Setting

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Last Updated on May 8, 2015, by eNotes Editorial. Word Count: 389

Earthsea is a mythical world of many small island nations surrounded by an unknown sea. It has a border with the world of the dead. Earthsea's economy and politics seem medieval, with trade and barter between nations governed mainly by kings or ruling families. In a few areas magic substitutes for the benefits of modern technology, such as medicine and weather control. But such progress has not affected other social systems such as transportation, industry, or warfare; these remain medieval.

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Le Guin explains the creation and existence of this world in the first book of the trilogy, A Wizard of Earthsea, There Ged explains that the shining of the stars is the repetition of a long word of which the name of every essential thing in creation is a syllable. All of creation is contained in and made by words. Out of the darkness of nonbeing comes the light of being. Everything exists for a time, then returns to its source in nonbeing.

The raft-folk danced, using no drum or flute or any music but the rhythm of bare feet on the great, rocking rafts...
Because the cosmos is speaking a word that is creation, magic is possible. The wizard (or mage) can participate in and, to some extent, manipulate creation by learning the syllables of the long word and then speaking them at appropriate times. Magic in Earthsea essentially involves learning the words of the original language of creation. Learning these words does not confer simple power on the wizard, however, for it is possible to misuse magic words and upset the balance of creation. The magician might well produce the opposite of what he intends. Or a selfish man of power may destroy creation altogether while attempting to achieve something impossible, like immortality. Immortality, for any individual, is impossible in this world because it would interrupt the dynamic interchange between being and nonbeing, between light and darkness, that keeps the cosmos in motion and makes life and change possible.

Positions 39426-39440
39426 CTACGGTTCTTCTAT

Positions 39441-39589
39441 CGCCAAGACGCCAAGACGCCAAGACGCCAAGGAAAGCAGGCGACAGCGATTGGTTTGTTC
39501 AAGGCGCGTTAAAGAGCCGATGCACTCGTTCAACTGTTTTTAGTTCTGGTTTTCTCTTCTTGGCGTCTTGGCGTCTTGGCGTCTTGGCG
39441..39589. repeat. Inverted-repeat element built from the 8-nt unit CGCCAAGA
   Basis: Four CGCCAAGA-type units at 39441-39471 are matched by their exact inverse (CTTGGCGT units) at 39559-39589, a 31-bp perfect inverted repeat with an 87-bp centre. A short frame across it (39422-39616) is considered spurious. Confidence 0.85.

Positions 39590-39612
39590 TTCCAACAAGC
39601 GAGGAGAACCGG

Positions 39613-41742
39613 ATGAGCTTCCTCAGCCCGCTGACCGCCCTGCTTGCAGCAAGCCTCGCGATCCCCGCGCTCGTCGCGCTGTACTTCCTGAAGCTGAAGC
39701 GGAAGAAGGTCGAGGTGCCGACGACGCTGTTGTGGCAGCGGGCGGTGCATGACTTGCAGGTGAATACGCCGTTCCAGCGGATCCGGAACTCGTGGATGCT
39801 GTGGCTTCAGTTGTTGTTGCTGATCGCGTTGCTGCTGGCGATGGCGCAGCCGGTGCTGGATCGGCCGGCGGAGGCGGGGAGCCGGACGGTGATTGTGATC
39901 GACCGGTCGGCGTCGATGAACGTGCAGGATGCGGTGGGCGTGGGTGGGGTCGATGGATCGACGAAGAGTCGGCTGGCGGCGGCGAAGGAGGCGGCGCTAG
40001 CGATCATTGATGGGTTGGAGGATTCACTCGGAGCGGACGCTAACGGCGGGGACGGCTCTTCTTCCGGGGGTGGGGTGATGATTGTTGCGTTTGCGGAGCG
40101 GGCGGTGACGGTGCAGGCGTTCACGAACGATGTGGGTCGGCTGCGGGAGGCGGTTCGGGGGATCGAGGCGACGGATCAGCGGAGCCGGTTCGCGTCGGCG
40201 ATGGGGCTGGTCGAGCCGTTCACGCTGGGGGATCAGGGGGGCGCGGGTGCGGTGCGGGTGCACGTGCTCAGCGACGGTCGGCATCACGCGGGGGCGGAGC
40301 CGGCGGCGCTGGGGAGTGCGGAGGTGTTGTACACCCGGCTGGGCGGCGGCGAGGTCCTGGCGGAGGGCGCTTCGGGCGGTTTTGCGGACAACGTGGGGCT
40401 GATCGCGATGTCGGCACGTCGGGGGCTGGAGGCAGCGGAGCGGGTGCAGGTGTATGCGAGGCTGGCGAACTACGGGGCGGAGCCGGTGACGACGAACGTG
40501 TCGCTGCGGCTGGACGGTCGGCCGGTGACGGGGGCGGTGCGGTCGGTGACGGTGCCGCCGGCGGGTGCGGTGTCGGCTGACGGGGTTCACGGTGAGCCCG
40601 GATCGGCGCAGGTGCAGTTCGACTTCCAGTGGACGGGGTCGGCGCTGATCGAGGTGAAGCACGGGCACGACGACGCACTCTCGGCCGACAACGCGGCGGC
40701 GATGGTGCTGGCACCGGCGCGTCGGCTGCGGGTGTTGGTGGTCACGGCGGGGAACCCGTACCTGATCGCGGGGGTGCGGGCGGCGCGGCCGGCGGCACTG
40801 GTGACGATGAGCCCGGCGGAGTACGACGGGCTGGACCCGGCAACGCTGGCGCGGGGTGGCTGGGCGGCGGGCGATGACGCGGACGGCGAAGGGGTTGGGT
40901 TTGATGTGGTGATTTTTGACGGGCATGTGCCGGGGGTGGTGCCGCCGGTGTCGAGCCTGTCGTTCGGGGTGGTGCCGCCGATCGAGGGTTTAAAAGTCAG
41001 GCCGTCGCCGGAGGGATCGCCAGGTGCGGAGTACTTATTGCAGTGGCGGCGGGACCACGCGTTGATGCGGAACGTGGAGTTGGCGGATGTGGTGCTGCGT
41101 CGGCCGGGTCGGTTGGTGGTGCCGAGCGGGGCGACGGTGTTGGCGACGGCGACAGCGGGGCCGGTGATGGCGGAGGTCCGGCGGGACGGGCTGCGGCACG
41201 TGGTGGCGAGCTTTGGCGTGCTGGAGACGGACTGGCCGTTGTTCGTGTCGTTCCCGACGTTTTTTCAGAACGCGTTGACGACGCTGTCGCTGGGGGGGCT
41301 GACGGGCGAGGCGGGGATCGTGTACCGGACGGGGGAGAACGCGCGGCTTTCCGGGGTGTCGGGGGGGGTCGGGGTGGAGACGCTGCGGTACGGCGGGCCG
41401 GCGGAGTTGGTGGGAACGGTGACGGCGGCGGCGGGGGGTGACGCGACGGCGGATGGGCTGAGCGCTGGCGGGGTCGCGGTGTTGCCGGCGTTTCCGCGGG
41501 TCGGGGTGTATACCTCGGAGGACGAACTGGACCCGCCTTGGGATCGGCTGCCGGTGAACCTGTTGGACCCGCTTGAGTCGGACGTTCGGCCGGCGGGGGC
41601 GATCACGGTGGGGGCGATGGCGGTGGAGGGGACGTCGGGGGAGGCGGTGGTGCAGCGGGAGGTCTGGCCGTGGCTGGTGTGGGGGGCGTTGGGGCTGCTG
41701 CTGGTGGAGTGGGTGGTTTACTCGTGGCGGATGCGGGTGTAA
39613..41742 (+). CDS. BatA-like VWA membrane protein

Dragons are the oldest living creatures in Earthsea. They speak the original language of creation and usually do not concern themselves with human activities. However, when Cob begins to unmake the world, they too are endangered. The dragons call upon Ged to help them as they begin to lose their power of speech and their will to live.

Literary Qualities

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As in the other Earthsea novels, Le Guin sets up a thematic opposition between being and nonbeing. Arren must choose between serving being and serving nonbeing. His plight is similar to that of Ged in A Wizard of Earthsea and Tenar in The Tombs of Atuan. Although he wants to serve Ged, whom he loves, Arren is strongly tempted by the immortality that Cob offers. Ged's teachings in the course of their adventures help to make clear the values and ideas attached to these symbolic poles. Le Guin also infuses the landscapes of Earthsea with symbolic meanings, most notably in the "dry land," but also in almost every area the pair visits from Hort Town to the Children of the Open Sea.
The story is told mainly from Arren's point of view. This has the initial effect of obscuring the tenderness of Ged's feelings for the young prince. But as the love between the two matures, this early obscurity is dispelled by a moving revelation of their affection in the land of the dead.